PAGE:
New earthquake repair and retrofit grants of $126 million for Los Angeles City Hall and $138 million for four private hospitals were announced Wednesday by the White House and the Federal Emergency Management Agency.
Two of the hospitals are in the San Fernando Valley: Kaiser Permanente Panorama City Medical Center and Granada Hills Community Hospital.
The latest grants bring to $971 million the federal money committed to hospitals after the 1994 Northridge earthquake, and bring total federal Northridge quake relief in Southern California to more than $13 billion.
The City Hall grant, nearly everything the city had requested, will allow the early resumption of a major seismic rehabilitation project at the building, where work was largely suspended last summer because of soaring costs.
Because a reported $150 million in municipal seismic retrofit bonds are also available, this could mean a fancier project than envisioned, although city officials said precisely what will be done still must be decided.
The new grants were announced in a conference call that included White House Chief of Staff Leon Panetta, FEMA Director James Lee Witt, Los Angeles Mayor Richard Riordan, Board of Supervisors Chairman Mike Antonovich and other officials.
In a reference to Clinton administration generosity in an election year, Los Angeles City Council President John Ferraro, a Democrat, said:
"Thank God, November has not yet arrived."
Riordan, a Republican, was just as enthusiastic.
"Every Angeleno thanks James Lee Witt and the Clinton administration for what they have done for Los Angeles since the Northridge earthquake," the mayor said.
A FEMA statement quoted Clinton as commenting:
"Los Angeles City Hall is not simply the offices of the mayor and City Council, but a nostalgic icon of the city, rich in history and a symbol of one of America's most important cities. I'm pleased that the federal government can help in the effort to restore this beautiful building."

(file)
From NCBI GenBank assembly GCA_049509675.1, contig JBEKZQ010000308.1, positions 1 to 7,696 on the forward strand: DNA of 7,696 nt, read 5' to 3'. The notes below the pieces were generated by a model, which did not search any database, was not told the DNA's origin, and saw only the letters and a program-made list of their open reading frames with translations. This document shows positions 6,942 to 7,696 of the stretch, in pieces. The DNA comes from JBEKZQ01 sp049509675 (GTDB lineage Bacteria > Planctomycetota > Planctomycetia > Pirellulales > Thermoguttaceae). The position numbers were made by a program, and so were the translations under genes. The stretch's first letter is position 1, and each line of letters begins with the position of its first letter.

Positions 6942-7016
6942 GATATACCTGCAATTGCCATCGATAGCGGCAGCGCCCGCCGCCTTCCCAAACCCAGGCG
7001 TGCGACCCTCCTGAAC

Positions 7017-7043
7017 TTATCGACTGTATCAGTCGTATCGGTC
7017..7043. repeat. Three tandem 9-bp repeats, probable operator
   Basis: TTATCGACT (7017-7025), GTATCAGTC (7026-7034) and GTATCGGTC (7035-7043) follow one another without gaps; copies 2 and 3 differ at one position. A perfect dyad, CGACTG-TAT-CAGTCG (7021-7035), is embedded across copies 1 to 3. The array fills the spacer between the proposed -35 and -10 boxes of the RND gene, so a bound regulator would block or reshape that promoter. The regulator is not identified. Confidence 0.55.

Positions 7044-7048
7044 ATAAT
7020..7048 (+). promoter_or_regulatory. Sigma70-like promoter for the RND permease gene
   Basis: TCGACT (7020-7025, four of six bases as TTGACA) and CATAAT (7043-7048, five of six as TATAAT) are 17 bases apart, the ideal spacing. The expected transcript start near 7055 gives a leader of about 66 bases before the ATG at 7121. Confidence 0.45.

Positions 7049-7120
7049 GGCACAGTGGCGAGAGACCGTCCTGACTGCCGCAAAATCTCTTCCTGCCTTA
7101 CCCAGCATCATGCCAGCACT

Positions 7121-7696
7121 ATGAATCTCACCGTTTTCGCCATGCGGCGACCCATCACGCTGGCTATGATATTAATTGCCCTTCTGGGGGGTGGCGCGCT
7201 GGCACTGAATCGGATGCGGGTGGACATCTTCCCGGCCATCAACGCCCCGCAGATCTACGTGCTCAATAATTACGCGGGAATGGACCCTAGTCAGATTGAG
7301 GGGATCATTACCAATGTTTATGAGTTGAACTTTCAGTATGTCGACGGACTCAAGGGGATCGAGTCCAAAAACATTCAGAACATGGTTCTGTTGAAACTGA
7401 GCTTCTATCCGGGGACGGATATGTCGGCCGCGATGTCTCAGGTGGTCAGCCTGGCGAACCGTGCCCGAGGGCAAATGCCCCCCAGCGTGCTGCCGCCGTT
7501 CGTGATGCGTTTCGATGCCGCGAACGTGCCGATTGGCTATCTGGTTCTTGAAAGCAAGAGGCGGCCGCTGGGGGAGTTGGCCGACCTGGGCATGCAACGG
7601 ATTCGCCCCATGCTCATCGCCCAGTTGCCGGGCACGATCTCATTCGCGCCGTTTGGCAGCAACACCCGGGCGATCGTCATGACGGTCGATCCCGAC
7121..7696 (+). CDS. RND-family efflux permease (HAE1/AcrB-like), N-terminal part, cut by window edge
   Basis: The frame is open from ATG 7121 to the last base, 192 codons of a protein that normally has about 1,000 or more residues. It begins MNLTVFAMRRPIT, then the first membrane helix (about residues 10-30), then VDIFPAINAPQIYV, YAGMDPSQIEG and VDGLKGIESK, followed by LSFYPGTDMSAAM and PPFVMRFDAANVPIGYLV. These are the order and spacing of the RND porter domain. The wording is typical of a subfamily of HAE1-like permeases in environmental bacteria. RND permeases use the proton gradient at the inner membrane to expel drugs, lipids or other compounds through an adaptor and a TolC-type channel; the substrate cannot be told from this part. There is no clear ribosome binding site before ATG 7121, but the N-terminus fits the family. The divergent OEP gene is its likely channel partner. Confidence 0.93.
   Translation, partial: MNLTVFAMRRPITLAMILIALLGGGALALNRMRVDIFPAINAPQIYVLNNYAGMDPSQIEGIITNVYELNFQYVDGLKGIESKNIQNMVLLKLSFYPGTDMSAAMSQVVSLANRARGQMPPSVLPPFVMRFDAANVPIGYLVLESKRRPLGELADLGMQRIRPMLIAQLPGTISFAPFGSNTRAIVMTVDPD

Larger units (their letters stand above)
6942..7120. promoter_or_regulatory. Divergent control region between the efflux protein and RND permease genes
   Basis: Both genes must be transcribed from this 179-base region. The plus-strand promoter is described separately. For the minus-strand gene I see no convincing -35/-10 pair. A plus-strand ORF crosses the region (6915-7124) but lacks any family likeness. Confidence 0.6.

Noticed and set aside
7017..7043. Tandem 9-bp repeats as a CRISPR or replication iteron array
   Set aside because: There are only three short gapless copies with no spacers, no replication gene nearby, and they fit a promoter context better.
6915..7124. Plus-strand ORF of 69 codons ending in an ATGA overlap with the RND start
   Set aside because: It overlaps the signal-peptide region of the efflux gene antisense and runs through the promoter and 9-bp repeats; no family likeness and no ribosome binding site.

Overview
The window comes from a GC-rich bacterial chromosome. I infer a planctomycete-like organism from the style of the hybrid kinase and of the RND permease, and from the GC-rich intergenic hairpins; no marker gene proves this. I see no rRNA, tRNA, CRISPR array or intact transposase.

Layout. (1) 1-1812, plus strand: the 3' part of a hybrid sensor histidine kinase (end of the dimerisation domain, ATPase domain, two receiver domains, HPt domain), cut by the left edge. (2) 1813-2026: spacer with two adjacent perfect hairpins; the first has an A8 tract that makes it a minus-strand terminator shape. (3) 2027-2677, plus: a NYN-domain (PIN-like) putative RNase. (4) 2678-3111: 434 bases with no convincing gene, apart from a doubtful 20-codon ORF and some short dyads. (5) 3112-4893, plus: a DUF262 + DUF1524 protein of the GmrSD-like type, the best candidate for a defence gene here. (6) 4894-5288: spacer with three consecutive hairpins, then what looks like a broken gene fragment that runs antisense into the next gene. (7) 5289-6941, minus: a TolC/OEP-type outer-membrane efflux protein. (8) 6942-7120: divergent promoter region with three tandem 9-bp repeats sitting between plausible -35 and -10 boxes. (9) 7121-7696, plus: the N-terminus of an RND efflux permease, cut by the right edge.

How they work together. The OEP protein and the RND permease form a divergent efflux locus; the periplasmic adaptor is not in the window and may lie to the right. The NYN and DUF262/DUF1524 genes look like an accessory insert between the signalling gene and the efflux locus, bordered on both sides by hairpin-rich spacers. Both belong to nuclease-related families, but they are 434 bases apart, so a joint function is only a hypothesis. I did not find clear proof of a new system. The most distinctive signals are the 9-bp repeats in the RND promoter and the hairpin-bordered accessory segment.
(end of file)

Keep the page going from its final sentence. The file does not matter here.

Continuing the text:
Despite the enthusiasm expressed all around, negotiations and damage assessments have been going on for months amid occasional political sniping.
Some city and county officials suggested last year that FEMA was trying to reduce its earlier commitments to help in the aftermath of the quake, and FEMA spokesmen had responded that local officials were not above using the quake to fulfill a wish list of projects.
The new hospital grants announced Wednesday include $102 million for the Kaiser Foundation hospitals in Panorama City and West Los Angeles, $10.5 million for Granada Hills Community Hospital and $25.5 million for Queen of Angels-Hollywood Presbyterian Medical Center.
A Kaiser spokesman said $52.4 million of its grant would go for seismic upgrades and repairs at the foundation's West Los Angeles facility and $49.7 million at the Panorama City facility.
The 325-bed Panorama City hospital suffered relatively minor damage during the earthquake, according to Kaiser spokesman Jim Anderson.
"There were surface cracks, some water pipe damage and significant damage to the elevator machine room on top of the building," he said. "There was no major structural failure."
The funds will be used to strengthen the building against another big temblor.